Four days in heaven Northern Loop
Our trip included three days of destination riding and one day of discovery at the top of the Northeast Kingdom – Canaan, Vermont. Depending on the amount of time you have there are plenty of opportunities to day trip in many areas along the way.
Riding in Vermont provides variety of trails and scenery – tight winding trails through trees, riding wide open flat fields and being on the top of the world with vistas that are hard to beat.
February 1: Day 1
Hardwick to Canaan and Wallace Pond, 124 Miles
The day is bright and clear with perfect snow cover as we left our trailers in the parking lot at Dana’s Auto Sales in Hardwick. The VAST intersection, CA67 is right behind the parking lot.
A wide groomed trail winds through rolling woods and over fields to East Hardwick then a short way through woods again to the LVRT rail bed trail.
We have a smooth ride east, past woods, ponds and fields on 24 miles of rail trail to just outside of St. Johnsbury, after stopping for coffee at Marty’s 1st Stop in Danville.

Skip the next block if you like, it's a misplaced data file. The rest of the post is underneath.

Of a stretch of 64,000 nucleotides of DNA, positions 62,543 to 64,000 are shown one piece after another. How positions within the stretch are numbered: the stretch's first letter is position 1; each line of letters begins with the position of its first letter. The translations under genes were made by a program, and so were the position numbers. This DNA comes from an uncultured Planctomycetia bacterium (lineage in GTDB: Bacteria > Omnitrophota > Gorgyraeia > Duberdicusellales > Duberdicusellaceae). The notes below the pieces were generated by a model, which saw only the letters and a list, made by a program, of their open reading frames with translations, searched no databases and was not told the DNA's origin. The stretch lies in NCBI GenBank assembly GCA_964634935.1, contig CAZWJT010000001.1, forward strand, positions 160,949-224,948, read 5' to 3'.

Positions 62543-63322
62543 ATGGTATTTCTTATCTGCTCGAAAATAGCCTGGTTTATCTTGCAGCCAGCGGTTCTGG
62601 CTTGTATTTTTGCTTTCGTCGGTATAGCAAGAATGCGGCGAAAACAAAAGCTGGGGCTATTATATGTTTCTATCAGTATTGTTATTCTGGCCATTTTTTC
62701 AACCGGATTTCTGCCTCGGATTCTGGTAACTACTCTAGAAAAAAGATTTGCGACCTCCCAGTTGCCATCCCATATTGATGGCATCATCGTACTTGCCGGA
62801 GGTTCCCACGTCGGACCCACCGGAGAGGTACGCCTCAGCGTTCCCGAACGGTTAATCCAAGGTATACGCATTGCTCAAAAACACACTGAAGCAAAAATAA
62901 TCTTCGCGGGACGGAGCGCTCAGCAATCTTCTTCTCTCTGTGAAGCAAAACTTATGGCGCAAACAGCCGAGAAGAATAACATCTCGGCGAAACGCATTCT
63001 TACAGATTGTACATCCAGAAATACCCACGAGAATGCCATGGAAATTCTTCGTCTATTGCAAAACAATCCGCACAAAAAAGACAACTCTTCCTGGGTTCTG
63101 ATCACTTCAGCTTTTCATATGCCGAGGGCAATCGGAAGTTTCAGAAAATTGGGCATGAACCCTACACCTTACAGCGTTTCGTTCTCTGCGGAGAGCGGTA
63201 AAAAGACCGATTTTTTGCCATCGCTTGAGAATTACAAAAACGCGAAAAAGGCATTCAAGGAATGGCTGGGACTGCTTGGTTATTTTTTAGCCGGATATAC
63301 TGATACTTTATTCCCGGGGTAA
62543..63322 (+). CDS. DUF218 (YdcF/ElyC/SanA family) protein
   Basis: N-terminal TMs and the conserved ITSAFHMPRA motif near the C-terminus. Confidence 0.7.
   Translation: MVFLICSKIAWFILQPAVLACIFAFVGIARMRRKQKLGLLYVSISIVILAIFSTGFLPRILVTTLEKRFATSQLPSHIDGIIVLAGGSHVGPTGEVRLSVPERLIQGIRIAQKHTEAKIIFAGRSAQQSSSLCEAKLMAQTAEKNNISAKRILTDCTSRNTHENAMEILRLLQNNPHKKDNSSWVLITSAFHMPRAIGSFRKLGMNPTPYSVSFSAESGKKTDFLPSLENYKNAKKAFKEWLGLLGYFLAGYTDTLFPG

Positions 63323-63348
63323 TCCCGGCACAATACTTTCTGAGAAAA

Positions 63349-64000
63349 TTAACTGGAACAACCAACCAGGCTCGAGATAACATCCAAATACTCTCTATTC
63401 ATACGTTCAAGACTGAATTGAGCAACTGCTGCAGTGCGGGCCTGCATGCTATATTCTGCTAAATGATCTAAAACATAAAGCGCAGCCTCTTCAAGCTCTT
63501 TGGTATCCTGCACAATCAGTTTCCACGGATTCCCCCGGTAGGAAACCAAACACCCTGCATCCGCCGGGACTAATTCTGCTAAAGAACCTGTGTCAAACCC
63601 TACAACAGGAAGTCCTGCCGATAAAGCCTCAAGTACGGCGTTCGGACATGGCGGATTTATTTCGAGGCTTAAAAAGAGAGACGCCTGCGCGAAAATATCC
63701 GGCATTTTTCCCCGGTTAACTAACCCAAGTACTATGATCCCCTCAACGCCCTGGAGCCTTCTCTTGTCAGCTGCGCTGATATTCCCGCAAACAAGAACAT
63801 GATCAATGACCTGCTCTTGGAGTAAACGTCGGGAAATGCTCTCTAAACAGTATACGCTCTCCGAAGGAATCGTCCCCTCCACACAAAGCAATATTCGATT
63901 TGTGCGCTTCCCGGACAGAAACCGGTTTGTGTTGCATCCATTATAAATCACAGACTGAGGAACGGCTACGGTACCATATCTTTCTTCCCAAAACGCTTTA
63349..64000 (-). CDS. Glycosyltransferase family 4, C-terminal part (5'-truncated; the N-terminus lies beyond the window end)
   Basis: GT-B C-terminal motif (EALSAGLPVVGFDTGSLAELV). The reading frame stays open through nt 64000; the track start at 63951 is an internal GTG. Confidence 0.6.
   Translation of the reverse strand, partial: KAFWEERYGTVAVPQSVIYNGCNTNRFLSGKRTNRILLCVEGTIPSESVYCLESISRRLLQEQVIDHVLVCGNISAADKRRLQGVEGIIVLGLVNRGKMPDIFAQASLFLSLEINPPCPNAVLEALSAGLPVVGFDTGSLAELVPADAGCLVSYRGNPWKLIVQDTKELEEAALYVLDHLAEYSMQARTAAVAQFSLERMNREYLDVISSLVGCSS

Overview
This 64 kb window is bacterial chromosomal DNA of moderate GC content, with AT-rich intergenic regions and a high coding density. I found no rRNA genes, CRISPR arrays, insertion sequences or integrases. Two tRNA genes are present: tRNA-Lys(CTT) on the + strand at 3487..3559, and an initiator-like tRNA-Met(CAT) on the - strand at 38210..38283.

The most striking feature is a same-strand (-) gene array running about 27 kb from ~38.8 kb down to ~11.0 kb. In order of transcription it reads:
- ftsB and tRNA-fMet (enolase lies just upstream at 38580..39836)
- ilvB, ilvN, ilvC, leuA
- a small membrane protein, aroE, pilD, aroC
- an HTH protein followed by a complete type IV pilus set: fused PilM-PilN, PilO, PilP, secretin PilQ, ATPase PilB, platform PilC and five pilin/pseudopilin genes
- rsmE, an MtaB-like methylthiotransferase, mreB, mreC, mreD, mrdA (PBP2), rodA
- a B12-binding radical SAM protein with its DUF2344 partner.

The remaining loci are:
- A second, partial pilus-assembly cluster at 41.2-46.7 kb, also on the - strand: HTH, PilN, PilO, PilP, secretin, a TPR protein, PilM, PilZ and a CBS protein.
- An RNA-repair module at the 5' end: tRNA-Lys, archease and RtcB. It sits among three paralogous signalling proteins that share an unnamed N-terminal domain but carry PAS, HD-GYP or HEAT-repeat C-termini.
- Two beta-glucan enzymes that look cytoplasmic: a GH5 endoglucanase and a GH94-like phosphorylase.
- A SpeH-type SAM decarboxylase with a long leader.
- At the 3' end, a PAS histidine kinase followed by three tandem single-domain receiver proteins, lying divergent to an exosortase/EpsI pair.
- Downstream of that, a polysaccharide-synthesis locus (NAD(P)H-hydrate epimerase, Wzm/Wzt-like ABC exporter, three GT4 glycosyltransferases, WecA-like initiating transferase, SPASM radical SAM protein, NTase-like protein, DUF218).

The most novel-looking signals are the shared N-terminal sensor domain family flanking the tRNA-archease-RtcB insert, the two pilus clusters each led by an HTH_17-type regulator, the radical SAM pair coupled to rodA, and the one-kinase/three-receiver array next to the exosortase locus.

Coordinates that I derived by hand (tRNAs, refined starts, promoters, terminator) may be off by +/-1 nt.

The well-groomed trail begins to wind into the mountains of Vermont’s “Northeast Kingdom.” This trail then turns onto about 6 miles of pipeline right-of-way which rolls up and down hills in a line straight as an arrow. From this point on until we stop for lunch there is not much sign of human habitation. The views are magnificent and there are occasional sightings of moose.
February 2: Day 2
- VAST 2011
Northeast Kingdom Trails, 55 miles
For breakfast, we rode into Canaan and crossed over into West Stewartstown, NH to the Spa Restaurant. While there, we met Dana Mason a groomer extodinaire, who offered to guide us around some of the Essex County trails.
We rode back into Canaan, fueled up then rode the trail in the woods through a deer yard where we saw several deer. The deer will pay no attention to you as long as you don’t get off the snowmobile.